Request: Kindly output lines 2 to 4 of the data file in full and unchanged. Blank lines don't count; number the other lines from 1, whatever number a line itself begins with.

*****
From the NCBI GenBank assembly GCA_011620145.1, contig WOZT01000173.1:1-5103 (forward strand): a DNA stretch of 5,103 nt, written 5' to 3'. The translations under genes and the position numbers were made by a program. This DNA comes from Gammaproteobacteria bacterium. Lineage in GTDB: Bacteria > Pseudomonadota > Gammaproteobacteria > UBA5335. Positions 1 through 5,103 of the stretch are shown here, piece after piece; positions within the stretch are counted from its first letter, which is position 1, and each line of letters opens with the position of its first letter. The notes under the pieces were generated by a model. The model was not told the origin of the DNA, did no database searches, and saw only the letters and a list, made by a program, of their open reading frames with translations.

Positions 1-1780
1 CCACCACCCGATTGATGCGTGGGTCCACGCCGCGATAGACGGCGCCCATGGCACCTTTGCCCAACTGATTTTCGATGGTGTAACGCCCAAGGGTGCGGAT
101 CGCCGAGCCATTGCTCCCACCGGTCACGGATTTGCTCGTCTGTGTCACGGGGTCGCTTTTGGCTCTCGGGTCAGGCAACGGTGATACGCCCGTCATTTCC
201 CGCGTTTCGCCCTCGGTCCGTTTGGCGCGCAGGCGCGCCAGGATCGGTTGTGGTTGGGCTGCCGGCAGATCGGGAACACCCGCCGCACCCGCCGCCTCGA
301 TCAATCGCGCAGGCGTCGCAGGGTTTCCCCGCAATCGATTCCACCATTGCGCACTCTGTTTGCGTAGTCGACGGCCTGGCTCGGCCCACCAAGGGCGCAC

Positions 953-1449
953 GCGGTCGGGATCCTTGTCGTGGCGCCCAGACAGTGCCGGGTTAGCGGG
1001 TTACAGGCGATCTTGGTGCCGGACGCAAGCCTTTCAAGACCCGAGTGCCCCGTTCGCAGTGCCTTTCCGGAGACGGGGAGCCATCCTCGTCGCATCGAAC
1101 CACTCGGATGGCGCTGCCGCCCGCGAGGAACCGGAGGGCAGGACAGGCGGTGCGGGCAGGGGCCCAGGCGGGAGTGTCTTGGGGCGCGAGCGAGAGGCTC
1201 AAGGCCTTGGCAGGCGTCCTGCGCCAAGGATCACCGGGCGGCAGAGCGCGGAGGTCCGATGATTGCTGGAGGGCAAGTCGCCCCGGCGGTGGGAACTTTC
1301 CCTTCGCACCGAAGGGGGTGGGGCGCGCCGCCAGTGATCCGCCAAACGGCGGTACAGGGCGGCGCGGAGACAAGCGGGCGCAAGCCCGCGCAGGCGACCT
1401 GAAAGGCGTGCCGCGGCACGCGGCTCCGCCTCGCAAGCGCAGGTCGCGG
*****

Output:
Positions 1-1780
1 CCACCACCCGATTGATGCGTGGGTCCACGCCGCGATAGACGGCGCCCATGGCACCTTTGCCCAACTGATTTTCGATGGTGTAACGCCCAAGGGTGCGGAT
101 CGCCGAGCCATTGCTCCCACCGGTCACGGATTTGCTCGTCTGTGTCACGGGGTCGCTTTTGGCTCTCGGGTCAGGCAACGGTGATACGCCCGTCATTTCC